influenza virus m1 protein
The M1 protein is a matrix protein of the influenza virus. It forms a coat inside the viral envelope. This is a bifunctional membrane/RNA-binding protein that mediates the encapsidation of RNA-nucleoprotein cores into the membrane envelope. It is therefore required that M1 binds both membrane and RNA simultaneously.
It also has multiple regulatory functions, performed by interaction with the components of the host cell. The mechanisms regulated include a role in the export of the viral ribonucleoproteins from the host cell nucleus, inhibition of viral transcription, and a role in the virus assembly and budding. The protein was found to undergo phosphorylation in the host cell.
The M1 protein forms a layer under the patches of host cell membrane that are rich with the viral hemagglutinin, neuraminidase and M2 transmembrane proteins, and facilitates budding of the mature viruses.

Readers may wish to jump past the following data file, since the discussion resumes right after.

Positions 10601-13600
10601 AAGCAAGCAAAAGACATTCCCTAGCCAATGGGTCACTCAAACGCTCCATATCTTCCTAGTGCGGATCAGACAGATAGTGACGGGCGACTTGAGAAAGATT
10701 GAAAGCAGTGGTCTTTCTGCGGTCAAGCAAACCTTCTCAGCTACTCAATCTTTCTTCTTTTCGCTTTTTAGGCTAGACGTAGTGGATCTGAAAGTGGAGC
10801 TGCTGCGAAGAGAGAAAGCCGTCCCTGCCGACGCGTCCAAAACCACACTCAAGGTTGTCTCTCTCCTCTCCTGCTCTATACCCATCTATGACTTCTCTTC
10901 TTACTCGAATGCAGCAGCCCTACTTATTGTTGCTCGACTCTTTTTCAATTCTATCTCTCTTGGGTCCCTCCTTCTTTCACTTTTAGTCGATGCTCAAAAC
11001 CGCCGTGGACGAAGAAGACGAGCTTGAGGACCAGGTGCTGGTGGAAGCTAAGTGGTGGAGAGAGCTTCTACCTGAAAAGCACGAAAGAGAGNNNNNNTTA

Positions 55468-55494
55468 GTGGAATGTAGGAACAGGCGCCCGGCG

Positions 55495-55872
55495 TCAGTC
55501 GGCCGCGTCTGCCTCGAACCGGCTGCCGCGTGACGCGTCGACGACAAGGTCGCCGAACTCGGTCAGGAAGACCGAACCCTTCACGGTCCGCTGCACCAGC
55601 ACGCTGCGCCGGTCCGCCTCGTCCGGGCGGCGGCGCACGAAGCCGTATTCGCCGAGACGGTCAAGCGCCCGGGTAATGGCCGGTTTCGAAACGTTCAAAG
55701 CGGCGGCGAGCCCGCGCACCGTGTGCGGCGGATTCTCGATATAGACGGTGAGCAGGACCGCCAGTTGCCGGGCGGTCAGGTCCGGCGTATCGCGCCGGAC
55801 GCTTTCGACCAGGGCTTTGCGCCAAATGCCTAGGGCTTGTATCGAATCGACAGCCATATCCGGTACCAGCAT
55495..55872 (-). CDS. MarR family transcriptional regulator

M1 consists of two domains connected by a linker sequence. The N-terminal domain has a multi-helical structure that can be divided into two subdomains. The C-terminal domain also contains alpha-helical structure.
Sources and notes
- Sha B, Luo M (March 1997). "Structure of a bifunctional membrane-RNA binding protein, influenza virus matrix protein M1". Nat. Struct. Biol. 4 (3): 239–44. PMID 9164466. doi:10.1038/nsb0397-239.
- Arzt S, Baudin F, Barge A, Timmins P, Burmeister WP, Ruigrok RW (January 2001). "Combined results from solution studies on intact influenza virus M1 protein and from a new crystal form of its N-terminal domain show that M1 is an elongated monomer". Virology. 279 (2): 439–46. PMID 11162800. doi:10.1006/viro.2000.0727.